NVIDIA GeForce GTX 680 Video Card ReviewWed, Mar 21, 2012 - 8:00 AM
Unigine Heaven 3.0
The ‘Heaven’ benchmark that uses the Unigine easily shows off the
full potential of DirectX 11 graphics cards. It reveals the enchanting
magic of floating islands with a tiny village hidden in the cloudy
skies. With the interactive mode emerging, experience of exploring the
intricate world is within reach. Through its advanced renderer, Unigine
is one of the first to set precedence in showcasing the art assets with
tessellation, bringing compelling visual finesse, utilizing the
technology to the full extent and exhibiting the possibilities of
enriching 3D gaming. The distinguishing feature of the benchmark is a
hardware tessellation that is a scalable technology aimed for automatic
subdivision of polygons into smaller and finer pieces so that
developers can gain a more detailed look of their games almost free of
charge in terms of performance. Thanks to this procedure, the
elaboration of the rendered image finally approaches the boundary of
veridical visual perception: the virtual reality transcends conjured by
For this benchmark we used Heaven DX11 Benchmark Version 3.0, which just came out on March 7th, 2012. We haven’t run this benchmark in over a year, so it will be interesting to see how this new generation of video cards handles this benchmark. We wanted to see how the cards would do with mild settings, so we disabled AA and AF and set the Tessellation to moderate. We ran the benchmark at 2560×1600, 1920×1200 and 1280×1024 to see how the cards would perform with a wide variety of settings.
With moderate tessellation enabled and AA and AF disabled the benchmark results were very close. The NVIDIA GeForce GTX 680 performed really better than the MSI R7970 Lighting 3GB at both 1280×1024 and 1920×1080 screen resolutions, but at an Ultra HD resolution like 2560×1600 the MSI R7970 Lighting pulls ahead just slightly.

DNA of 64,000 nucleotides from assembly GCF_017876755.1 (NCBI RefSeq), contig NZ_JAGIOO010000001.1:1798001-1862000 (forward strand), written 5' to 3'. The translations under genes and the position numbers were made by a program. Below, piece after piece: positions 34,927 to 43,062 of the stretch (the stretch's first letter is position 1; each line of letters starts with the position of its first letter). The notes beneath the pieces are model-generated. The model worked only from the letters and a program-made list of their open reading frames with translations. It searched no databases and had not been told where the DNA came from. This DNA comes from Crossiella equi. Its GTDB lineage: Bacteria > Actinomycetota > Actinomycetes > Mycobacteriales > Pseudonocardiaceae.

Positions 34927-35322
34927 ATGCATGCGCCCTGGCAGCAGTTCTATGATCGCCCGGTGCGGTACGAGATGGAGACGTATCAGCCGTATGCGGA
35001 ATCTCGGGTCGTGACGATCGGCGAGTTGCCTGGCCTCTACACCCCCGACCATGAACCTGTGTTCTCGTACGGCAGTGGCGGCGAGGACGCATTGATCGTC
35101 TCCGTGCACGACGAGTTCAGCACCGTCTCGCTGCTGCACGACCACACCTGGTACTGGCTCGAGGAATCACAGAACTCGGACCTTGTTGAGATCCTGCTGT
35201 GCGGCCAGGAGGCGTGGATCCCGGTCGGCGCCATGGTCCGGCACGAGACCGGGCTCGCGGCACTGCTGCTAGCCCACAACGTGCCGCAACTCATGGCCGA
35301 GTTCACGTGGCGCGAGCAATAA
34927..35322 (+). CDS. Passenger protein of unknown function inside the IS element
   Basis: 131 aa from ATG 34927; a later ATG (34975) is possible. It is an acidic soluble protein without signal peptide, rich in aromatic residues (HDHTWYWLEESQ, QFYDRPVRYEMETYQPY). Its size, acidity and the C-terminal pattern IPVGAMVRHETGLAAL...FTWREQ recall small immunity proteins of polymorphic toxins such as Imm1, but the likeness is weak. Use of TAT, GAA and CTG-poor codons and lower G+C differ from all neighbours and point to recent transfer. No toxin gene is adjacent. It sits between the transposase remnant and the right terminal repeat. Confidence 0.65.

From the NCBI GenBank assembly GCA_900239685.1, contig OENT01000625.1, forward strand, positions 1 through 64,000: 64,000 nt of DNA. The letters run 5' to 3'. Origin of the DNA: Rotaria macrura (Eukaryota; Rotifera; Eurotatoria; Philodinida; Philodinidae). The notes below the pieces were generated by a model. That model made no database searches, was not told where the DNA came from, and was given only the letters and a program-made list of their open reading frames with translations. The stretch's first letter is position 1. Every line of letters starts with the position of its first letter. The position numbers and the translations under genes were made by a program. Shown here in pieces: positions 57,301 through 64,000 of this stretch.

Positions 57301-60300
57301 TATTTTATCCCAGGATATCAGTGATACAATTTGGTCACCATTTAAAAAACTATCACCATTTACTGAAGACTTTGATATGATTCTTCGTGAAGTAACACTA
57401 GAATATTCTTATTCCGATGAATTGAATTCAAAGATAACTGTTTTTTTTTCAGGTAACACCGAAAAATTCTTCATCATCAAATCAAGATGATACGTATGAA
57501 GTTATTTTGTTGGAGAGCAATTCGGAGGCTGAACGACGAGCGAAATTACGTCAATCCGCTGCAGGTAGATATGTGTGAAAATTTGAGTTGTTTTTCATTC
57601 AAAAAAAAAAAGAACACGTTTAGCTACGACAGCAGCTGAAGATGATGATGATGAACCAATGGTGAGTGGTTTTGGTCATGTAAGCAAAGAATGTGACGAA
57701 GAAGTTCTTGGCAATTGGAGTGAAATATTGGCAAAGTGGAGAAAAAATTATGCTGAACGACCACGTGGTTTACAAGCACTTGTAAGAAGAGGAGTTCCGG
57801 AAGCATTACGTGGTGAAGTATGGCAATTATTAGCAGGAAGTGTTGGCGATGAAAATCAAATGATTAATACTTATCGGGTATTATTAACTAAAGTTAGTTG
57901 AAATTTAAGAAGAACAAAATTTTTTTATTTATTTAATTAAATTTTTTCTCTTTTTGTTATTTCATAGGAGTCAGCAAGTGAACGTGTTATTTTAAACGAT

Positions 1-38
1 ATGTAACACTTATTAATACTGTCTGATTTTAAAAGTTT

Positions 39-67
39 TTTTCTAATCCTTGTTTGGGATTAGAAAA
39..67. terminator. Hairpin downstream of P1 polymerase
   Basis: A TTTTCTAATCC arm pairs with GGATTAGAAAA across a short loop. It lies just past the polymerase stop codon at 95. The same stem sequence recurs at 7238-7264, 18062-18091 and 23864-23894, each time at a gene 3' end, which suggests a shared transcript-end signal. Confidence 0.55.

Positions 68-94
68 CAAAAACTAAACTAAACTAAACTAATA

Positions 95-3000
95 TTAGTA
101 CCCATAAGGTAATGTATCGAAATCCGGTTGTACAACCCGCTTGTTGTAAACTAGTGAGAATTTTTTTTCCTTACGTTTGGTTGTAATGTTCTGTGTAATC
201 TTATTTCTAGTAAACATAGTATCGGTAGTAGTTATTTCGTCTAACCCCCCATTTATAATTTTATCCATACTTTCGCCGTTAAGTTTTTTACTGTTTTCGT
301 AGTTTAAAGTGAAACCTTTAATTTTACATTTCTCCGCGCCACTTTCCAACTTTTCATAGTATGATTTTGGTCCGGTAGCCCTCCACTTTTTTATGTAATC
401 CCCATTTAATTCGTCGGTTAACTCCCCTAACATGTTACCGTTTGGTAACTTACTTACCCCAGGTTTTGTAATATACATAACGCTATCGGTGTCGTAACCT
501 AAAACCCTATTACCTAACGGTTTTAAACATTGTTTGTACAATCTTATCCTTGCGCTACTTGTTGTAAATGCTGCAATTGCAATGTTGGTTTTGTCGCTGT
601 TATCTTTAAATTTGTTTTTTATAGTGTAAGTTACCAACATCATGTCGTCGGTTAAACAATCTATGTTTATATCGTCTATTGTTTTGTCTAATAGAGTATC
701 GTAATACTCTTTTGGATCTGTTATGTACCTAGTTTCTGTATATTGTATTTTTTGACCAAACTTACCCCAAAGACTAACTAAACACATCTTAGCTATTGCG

Many feel that tessellation is one of the most important features of game titles today and in the future, so we set tessellation to extreme and maxed out the anti-aliasing at 8x and the anisotropic filtering at 16x. These are as high as you can set the tessellation and image quality settings in Heaven DX11 Benchmark v3.0, so it will really punish these cards.
As you can see performance is less than half of what it was with the previously and the performance between the NVIDIA GeForce GTX 680 2GB and the MSI R7970 Lighting 3GB card are much closer. Without a doubt the extra memory (frame buffer) available on the Radeon HD 7970 helps here and the MSI R7970 Lighting was able to take the performance lead in both the 1920×1080 and 2560×1600 resolution tests.
We showed NVIDIA these performance results before the launch of the GeForce GTX 680 as we were told the GTX 680 is about 4x faster for DirectX 11 tessellation than the AMD Radeon HD 7970 and we didn’t see that at all in this benchmark. This is what NVIDIA had to say:
We should have a pretty comfortable lead in Heaven 2.5 and 3.0. I’m surprised we lost in your moderate tessellation testing at 25×16. Running 8xMSAA we’re likely memory bandwidth bound as Heaven isn’t a pure tessellation benchmark. It also stresses other parts of the GPU besides just tessellation.
If you run a tessellation test like tessmark or Microsoft’s SubD11 tessellation test (which both AMD and NVIDIA use when quoting tessellation perf) you’ll see that 4x difference in tessellation horsepower we’re referring to. - NVIDIA PR
We don’t have the time to run every benchmark available, so we’ll have to take NVIDIA’s word on that one!